Arkansas Shakespeare Theatre

This article is part of the “Write For” series, a collection of writings produced by the University of Central Arkansas Department of Writing to highlight incredible organizations that rely on professional writers. To learn more about Professional Writing and the opportunities it offers graduates, click here.

We may never know if William Shakespeare did any Professional Writing back in the 1600s when he wasn’t writing timeless plays, but it’s safe to say that performing his pieces today requires the skills of professional writers. The Arkansas Shakespeare Theatre, a 7-year-old nonprofit theatre production based on the University of Central Arkansas campus, relies on a number of talented writers to keep the stage lights on and auditorium seats filled.

All theatrics aside, the Arkansas Shakespeare Theatre depends on a handful of talented writers to make its performances possible.

All theatrics aside, the Arkansas Shakespeare Theatre depends on a handful of talented professional writers to make its performances possible. (Photo credit: Facebook.com/ArkShakes)

Rebekah Scallet, creative director of the Arkansas Shakespeare Theatre, said all the behind-the-curtains writing is currently done by her and a number of the organization’s board members. One of the theater’s most important documents is the annual brochure, a document that provides information on the season’s upcoming performances. Producing a quality brochure is critical, because other documents–from press releases to posters–borrow from the language found in the brochure.

The theater’s 2012 brochure contains a unique combination of information and engaging language. Professional writers who enjoy showing their creative side can appreciate the brochure’s performance descriptions, which include sentences like, “Mistaken identities, missed signals, and mischievous mayhem abound in one of the Bard’s most romantic and delightful comedies.” Scallet said the brochure allows writers to use flowery wording and alliteration that would seem out of place in other professional documents–say, for instance, grants.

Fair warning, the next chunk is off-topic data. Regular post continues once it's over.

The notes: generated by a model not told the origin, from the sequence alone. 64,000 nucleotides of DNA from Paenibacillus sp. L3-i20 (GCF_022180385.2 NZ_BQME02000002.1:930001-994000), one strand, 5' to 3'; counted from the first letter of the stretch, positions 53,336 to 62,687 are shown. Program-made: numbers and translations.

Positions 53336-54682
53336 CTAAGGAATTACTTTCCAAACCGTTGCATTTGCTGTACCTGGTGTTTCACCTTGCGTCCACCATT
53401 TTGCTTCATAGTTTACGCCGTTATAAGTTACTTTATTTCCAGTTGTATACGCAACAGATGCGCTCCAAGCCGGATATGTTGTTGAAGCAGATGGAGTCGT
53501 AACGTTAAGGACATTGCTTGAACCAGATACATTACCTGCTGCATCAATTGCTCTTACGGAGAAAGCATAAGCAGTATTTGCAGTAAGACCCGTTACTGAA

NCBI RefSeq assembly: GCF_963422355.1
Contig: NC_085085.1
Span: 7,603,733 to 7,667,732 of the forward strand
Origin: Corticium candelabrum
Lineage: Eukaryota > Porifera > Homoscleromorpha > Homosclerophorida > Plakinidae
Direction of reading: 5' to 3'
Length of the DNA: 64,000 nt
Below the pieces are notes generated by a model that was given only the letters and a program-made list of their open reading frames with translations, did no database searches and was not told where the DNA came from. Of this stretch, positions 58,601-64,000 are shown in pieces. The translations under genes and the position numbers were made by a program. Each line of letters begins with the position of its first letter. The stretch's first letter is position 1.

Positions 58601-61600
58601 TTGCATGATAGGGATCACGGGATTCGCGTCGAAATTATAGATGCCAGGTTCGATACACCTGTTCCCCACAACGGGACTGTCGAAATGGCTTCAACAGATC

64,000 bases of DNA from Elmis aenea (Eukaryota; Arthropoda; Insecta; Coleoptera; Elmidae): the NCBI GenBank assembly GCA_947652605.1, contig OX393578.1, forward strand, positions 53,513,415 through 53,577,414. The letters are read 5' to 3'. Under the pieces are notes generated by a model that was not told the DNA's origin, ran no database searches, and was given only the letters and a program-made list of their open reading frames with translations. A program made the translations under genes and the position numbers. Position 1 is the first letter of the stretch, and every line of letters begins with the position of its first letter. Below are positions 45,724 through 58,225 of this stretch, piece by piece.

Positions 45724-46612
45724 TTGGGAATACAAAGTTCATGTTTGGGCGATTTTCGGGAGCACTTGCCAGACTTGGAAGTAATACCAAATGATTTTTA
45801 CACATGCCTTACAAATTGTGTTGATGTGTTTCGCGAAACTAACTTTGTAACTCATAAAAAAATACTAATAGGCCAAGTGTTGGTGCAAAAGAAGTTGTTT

Because the Arkansas Shakespeare Theatre is a nonprofit, a portion of the organization’s funding comes from grants–non-repayable sums of money from the government or other grant-makers. Applying for a grant is generally a lengthy, writing-intensive process that Scallet said requires a “detail-oriented writer who can clearly connect the organization’s mission to the outline of grant questions.” She also stressed that a grant writer be able to write clearly, conveying a point thoroughly and concisely.

A well-polished grant has often been combed over by many pairs of diligent eyes. “So much of our writing is collaborative,” Scallet said. The organization’s team-oriented approach to composition is made easier through technology. A great deal of the theater’s writing is done using Google Docs, an online tool that tracks multiple writers’ contributions to a single document.

In addition to brochures and grant applications, the theater’s writers also produce programs that are handed out at performances and social media posts that promote each event. The wide variety of content produced by the theater requires versatility. Scallet said that one of the most valuable traits that a writer would develop while working with the theater is the “ability to switch gears quickly and put on one hat in the morning and another in the afternoon” because of the organization’s relatively small size.

If you’re passionate about theater but the idea of performing onstage gives you stage fright, consider channeling your inner professional writer in the interest of organizations like the Arkansas Shakespeare Theatre. The words you’d write probably wouldn’t be recited for audiences hundreds of years after your death, but without them, the show wouldn’t be able to go on.

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